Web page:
Date - March 12, 2017
2:00 pm until 4:00 pm
Solomon R. Guggenheim Museum
1071 Fifth Avenue
New York, NY, 10128
Join me for a private guided tour of the exhibition Visionaries: Creating a Modern Guggenheim on Sunday, March 12th. The tour will be given by a Guggenheim guide, an art professional with specialized knowledge of the museum’s exhibitions. Members and guests are invited to dine as a group before our Museum visit, more information will be available soon.
Cost for the guided tour is $40 for Members, $50 for Non-members. Please RSVP to Laura to reserve your spot, payment is requested by Friday, March 10th by PayPal, using the button below, or by check.
Checks can be made payable to Cultural Pursuit and sent to: Cultural Pursuit LLC, 65 High Ridge Road #484, Stamford, CT 06905.
Solomon R. Guggenheim’s wholehearted embrace of modern art around the age of 68 was not so dissimilar from his philosophy for succeeding in business. He had never shied away from pioneering, or introducing novel methods, in his prosperous career as a mining industrialist. Having collected art privately since the 1890s, he was ripe for fresh inspiration when he fatefully encountered the German‑born artist Hilla Rebay and the innovations of the contemporary avant-garde. Guggenheim and Rebay were closely aligned from 1929, when they began assembling an art collection grounded in nonobjectivity—a strand of abstraction with spiritual underpinnings—until Solomon’s death 20 years later. This defining focus distinguished the eponymous foundation Guggenheim established in New York in June 1937. Two years later the Museum of Non‑Objective Painting, the forerunner of the Solomon R. Guggenheim Museum, debuted in New York.
The Guggenheim Foundation’s formative collection was shaped through major gifts and purchases from contemporaries who similarly championed radical experimentation in art. These acquisitions include a prized group of Impressionist, Post‑Impressionist, and School of Paris masterworks from Justin K. Thannhauser; the Expressionist inventory of émigré art dealer Karl Nierendorf; inimitable holdings of abstract and Surrealist painting and sculpture from self‑proclaimed “art addict” Peggy Guggenheim, Solomon’s niece; and key modernist examples from the estate of artist and curator Katherine S. Dreier, as well as from Rebay’s estate.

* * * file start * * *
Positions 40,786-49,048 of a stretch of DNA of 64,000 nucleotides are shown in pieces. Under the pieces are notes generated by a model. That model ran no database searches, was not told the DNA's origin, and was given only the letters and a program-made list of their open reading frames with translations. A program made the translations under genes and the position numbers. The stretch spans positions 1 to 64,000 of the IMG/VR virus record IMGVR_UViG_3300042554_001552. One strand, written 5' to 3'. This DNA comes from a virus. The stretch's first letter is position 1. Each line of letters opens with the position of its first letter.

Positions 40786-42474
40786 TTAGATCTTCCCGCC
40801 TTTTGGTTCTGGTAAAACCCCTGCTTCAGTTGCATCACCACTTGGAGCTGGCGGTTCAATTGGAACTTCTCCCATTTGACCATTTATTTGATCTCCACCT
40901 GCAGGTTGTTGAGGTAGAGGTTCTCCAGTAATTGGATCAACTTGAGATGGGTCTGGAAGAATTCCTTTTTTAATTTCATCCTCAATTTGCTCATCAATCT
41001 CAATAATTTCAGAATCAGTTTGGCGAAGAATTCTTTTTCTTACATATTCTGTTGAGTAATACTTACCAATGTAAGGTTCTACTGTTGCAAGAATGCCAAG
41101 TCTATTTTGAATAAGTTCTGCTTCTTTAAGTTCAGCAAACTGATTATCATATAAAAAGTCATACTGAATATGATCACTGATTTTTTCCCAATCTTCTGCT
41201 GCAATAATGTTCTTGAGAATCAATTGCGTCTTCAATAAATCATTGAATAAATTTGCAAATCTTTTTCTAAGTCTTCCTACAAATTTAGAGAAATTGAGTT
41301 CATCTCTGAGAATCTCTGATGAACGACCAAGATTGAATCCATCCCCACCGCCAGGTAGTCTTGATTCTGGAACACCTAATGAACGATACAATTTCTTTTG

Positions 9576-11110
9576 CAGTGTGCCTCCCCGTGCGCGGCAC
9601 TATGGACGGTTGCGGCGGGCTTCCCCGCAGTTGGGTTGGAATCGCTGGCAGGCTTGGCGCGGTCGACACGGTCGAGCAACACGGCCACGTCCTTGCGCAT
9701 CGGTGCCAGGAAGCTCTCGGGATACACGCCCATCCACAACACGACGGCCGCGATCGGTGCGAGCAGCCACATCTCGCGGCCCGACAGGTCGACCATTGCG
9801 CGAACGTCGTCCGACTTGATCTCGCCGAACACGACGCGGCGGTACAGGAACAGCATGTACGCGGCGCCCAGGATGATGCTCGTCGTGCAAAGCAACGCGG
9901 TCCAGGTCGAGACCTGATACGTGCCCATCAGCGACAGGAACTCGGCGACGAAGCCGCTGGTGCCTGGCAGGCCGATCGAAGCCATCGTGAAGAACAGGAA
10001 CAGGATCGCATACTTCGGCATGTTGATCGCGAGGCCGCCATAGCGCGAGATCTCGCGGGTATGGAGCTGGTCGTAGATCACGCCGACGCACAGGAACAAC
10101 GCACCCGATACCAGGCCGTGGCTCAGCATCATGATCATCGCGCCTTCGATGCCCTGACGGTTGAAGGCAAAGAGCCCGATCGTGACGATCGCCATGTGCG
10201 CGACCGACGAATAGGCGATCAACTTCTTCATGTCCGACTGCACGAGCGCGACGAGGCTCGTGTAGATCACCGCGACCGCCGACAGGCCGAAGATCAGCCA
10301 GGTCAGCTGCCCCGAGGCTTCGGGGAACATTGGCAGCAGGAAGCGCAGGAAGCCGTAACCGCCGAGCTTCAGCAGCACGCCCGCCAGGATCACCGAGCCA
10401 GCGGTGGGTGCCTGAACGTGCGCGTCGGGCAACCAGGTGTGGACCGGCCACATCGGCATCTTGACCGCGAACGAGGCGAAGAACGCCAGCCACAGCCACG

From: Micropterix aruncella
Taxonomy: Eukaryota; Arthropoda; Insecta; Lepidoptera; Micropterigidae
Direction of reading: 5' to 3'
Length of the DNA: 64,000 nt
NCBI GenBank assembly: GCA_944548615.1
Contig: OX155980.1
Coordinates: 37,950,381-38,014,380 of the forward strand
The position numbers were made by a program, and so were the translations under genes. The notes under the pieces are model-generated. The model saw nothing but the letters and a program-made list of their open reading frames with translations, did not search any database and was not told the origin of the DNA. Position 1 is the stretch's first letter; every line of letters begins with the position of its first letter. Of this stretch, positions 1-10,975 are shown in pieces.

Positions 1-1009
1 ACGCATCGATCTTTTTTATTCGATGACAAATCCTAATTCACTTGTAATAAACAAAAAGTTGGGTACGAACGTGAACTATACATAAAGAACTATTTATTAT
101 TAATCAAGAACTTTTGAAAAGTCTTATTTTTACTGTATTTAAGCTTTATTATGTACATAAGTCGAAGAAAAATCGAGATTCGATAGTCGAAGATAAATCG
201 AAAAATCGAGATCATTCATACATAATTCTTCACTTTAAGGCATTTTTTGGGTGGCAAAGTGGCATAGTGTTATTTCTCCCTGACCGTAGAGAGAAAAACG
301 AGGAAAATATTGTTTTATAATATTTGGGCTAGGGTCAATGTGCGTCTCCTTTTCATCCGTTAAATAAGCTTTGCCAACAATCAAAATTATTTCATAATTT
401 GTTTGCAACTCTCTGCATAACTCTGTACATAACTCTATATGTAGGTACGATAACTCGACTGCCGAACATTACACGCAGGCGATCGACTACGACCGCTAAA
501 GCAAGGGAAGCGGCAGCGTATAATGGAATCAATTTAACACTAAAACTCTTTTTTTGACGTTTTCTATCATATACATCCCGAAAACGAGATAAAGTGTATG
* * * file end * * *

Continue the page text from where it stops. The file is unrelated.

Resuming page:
While each collector possessed distinctive motivations, tastes, and art-world relationships, parallels persist. They advocated for arts education and harbored ambitions for establishing cultural institutions, even those who were involved in the commercial side of the art trade. Mutual associations existed with such groundbreaking artists as Alexander Calder, Marcel Duchamp, Paul Klee, Piet Mondrian, and Pablo Picasso. Vasily Kandinsky represents a particularly critical link, and his work forms the nucleus of the Guggenheim Foundation collection today with over 150 examples assembled.
The foresight of these individuals in amassing key examples of the art of their time enables the institution to display the breadth of modernist invention, beginning with the late 19th-century avant-gardists who dispensed with academic genres and techniques in their desire to capture the essence of modern life. Stylistic advances further developed in the early decades of the 20th century—from an expressionistic use of color to the fracturing and faceting of the picture plane—as abstraction took hold.
Between the 20th century’s two world wars, experimental approaches that stressed clarity and precision emerged, as well as an effort to establish a universal aesthetic language through geometric forms. Other artists attempted to give shape to the unconscious mind, exploring repressed desires and dream imagery, and practicing free association. Finally, amid the influx of European cultural émigrés from the late 1930s, daring new modes of mark making appeared in the United States.
This exhibition explores nearly a century’s worth of original artistic production, from the work of Camille Pissarro to Jackson Pollock, and illuminates the visionaries—artists and patrons alike—who helped to establish the Guggenheim’s identity as a forward-looking institution.
Photographs Courtesy Solomon R. Guggenheim Museum
Before our tour, members are invited to have brunch as a group at The Wright, the restaurant located within the Guggenheim.
Details will be sent to attending members.
Solomon R. Guggenheim Museum, 1071 Fifth Avenue, New York, NY